Is a Business Loan a Secured or Unsecured Loan?

Taking on outside financing, whether it be through crowdfunding, investors, or a loan could be a crucial step in growing your business. If you’re considering a business loan, here are some differences between secured and unsecured loans.

This article is for educational purposes and does not constitute legal or tax advice. For specific advice applicable to your business, please contact a professional.

According to a recent Federal Reserve Small Business Credit Survey on Employer Firms, business owners applied for financial assistance based on a range of needs. The leading reason was to meet operating expenses. Expanding their business, pursuing new opportunities, and acquiring business assets ranked as the second reason for applying for financing, and the third was in order to refinance debt.

Taking on outside financing, whether it be through crowdfunding, investors, or a loan could be a crucial step in growing your business. When it comes to loans, they can come in many forms and serve a variety of purposes. If you’re considering a business loan, it may come in a secured or unsecured form.

The difference between business loans and personal loans

The main difference between a personal loan and a business loan is that personal loans are intended for personal purchases and business loans are intended for purchases related to the business. These business expenses could include equipment, inventory, business debt consolidation, and more.

Secured vs. unsecured business loans

Business loans can come in both secured and unsecured loan form. The differentiator between a loan that is secured versus unsecured is whether or not that loan is backed by collateral. Unsecured loans don’t require any form of collateral where secured loans do. Collateral in this case can be a house or car, for example. If the loan isn’t paid back, the lender could then seize that collateral as payment.

An unsecured business loan not backed by collateral may require a personal guarantee. Alternatively, this loan could be extended based on the business’s revenue. In both cases, the business owner’s ability to qualify for the loan is determined based on a number of factors that may include credit or business revenue. Typically unsecured loans carry a higher interest rate than a secured loan.

Examples of Secured loans

Below are examples of common types of secured loans:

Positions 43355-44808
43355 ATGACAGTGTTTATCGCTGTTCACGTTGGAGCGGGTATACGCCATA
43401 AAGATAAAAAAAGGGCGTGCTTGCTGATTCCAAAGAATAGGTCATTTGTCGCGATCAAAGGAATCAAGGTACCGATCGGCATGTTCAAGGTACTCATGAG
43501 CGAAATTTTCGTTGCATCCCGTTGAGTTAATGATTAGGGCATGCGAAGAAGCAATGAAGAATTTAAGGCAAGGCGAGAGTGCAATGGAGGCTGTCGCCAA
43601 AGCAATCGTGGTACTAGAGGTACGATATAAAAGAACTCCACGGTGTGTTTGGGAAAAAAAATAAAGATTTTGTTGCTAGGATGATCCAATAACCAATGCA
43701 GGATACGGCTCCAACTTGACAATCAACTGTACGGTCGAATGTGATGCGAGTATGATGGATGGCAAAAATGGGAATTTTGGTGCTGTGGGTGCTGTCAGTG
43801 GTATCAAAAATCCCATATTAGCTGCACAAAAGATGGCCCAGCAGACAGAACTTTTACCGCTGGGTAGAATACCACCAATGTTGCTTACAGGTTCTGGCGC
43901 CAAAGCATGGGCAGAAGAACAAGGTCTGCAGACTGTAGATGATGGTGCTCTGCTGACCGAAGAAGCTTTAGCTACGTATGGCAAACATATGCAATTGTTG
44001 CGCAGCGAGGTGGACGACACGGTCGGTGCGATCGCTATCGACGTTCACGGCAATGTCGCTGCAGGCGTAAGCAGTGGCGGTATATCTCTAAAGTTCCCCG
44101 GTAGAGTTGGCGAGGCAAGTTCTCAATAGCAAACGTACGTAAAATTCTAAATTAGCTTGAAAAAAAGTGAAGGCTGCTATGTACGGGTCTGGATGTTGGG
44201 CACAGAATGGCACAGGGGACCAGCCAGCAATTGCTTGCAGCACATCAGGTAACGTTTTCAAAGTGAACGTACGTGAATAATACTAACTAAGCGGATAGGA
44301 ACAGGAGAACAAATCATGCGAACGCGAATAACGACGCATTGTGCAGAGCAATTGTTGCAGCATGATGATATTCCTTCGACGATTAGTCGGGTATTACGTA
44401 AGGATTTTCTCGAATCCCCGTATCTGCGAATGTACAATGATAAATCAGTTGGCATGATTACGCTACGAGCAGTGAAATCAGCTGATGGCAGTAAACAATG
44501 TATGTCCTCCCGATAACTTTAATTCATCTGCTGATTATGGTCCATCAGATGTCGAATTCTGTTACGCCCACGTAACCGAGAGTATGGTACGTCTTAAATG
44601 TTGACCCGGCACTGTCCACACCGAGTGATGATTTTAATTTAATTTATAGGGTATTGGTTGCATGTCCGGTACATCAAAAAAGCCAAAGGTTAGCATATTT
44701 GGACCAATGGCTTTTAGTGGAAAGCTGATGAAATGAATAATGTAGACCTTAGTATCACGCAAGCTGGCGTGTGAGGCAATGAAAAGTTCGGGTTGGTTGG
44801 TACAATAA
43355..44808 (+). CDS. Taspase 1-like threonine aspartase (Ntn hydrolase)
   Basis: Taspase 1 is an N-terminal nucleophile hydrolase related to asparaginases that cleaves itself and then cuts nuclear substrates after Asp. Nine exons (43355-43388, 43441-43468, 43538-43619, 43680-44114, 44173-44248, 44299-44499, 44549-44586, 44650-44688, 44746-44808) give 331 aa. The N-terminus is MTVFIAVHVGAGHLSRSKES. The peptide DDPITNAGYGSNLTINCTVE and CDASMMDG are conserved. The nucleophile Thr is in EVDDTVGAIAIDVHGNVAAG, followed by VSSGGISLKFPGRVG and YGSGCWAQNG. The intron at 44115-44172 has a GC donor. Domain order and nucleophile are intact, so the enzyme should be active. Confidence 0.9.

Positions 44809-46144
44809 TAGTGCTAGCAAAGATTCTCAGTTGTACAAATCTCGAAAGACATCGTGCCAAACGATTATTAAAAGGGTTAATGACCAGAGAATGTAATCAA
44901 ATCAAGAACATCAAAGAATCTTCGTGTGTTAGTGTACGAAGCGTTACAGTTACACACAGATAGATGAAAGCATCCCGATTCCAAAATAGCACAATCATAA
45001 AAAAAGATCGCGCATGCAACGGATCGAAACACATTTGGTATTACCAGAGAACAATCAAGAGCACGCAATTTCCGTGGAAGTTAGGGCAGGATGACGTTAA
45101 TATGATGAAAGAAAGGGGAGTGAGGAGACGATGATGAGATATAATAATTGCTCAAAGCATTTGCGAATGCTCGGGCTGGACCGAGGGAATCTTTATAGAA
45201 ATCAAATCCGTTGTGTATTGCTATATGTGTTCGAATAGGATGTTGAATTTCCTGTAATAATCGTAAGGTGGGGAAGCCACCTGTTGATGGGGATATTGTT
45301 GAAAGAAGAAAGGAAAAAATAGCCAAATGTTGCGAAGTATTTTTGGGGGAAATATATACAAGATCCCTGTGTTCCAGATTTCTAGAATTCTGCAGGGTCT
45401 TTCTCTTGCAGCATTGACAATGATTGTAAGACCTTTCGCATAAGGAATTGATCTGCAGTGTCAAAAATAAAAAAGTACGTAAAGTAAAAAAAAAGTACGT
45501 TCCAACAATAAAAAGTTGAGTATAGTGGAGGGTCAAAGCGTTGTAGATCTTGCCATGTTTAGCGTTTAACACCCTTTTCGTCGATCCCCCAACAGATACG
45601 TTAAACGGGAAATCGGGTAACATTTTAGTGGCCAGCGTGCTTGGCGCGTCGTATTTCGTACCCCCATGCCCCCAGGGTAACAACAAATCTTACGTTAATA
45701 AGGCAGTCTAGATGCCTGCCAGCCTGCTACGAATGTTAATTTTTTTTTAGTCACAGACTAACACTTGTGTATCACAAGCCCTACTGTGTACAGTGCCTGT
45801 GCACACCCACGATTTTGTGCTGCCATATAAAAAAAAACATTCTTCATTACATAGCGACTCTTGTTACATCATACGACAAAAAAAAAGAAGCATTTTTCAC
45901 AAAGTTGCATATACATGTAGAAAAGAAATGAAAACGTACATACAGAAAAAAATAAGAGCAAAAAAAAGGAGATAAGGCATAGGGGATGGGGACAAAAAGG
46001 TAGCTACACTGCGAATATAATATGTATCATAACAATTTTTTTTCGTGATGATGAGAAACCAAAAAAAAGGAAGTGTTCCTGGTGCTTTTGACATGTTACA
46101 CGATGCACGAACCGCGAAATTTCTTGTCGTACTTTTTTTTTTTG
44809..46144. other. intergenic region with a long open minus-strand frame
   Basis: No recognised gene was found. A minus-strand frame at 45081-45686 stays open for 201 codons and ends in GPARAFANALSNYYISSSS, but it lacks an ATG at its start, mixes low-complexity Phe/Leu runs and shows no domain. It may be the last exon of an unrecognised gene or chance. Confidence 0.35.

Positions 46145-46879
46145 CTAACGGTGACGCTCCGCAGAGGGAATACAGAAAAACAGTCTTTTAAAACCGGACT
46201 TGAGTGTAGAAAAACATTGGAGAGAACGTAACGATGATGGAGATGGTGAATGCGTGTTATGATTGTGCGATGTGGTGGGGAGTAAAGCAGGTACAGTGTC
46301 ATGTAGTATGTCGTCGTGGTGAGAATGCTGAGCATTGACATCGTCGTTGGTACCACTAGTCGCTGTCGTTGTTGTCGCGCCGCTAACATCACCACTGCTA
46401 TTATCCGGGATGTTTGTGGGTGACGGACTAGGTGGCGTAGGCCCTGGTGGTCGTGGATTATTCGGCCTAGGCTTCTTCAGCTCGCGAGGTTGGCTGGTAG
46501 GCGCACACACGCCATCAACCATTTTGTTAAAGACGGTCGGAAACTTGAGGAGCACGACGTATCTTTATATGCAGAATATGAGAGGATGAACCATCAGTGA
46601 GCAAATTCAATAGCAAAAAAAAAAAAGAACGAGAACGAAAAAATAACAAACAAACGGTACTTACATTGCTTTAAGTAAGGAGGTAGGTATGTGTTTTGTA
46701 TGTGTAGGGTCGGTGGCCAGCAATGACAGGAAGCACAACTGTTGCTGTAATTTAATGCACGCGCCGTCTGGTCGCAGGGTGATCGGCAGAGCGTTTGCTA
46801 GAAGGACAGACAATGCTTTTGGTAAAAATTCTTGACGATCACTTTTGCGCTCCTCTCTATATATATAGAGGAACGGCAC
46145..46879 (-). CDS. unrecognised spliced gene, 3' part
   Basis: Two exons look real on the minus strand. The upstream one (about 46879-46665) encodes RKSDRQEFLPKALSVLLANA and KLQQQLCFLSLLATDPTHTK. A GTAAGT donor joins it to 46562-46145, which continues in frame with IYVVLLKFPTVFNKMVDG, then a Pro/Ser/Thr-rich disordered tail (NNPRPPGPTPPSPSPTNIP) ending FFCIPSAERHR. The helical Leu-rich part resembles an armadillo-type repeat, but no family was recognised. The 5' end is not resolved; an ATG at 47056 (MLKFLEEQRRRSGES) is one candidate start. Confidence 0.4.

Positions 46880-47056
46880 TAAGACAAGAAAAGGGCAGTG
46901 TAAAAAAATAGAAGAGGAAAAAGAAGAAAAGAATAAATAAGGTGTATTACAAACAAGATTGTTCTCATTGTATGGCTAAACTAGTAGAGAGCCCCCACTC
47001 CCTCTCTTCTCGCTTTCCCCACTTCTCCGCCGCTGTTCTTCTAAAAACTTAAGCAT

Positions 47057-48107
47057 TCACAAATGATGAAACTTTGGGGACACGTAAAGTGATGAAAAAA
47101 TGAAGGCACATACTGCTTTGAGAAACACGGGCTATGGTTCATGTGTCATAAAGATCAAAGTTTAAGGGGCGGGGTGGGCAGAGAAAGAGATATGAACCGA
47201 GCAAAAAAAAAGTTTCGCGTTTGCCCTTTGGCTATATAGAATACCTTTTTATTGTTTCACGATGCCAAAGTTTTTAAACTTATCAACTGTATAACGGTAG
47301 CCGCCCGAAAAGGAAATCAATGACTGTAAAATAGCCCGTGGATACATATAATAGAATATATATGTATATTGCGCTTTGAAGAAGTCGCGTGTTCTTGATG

• Auto loans
  • Mortgage loans
  • Home equity lines of credit (HELOC) 
  • Life insurance loans
  • Secured business or personal loans
  • Secured credit cards
  • Secured lines of credit

Examples of unsecured loans

Below are examples of common types of unsecured loans:

  • Unsecured personal loans
  • Credit cards
  • Student loans

Best practices before taking out a loan

There are many factors taken into account to determine whether your application for a business loan will be approved or rejected. These factors change from lender to lender. 

  • Maintain your credit: According to a 2018 National Small Business Association survey, 20% of small business loans are denied due to credit issues. If you are applying for a business loan and your credit score is being taken into account, there is a difference between a personal credit score and a business credit score. Personal and business credit scores have different ranges and maintaining separation between the two could help minimize risk.
  • Length of business history: Consider how long your business has been in operation. Businesses with a very short history could potentially be riskier to a lender as there isn’t much history to gauge whether or not you can repay the loan.
  • Keep track of business documents: Documents that help prove the financial health and viability of your business may be requested by a lender. These documents vary but could include a business plan and loan proposal, financial statements, and loan application history. The Small Business Administration (SBA) requests the following documents
  • Know your debt-to-income ratio: A debt-to-income ratio may be considered in the application process for a loan. This ratio is a way to assess if the business’s debt and equity could pose a financial risk to your business. 

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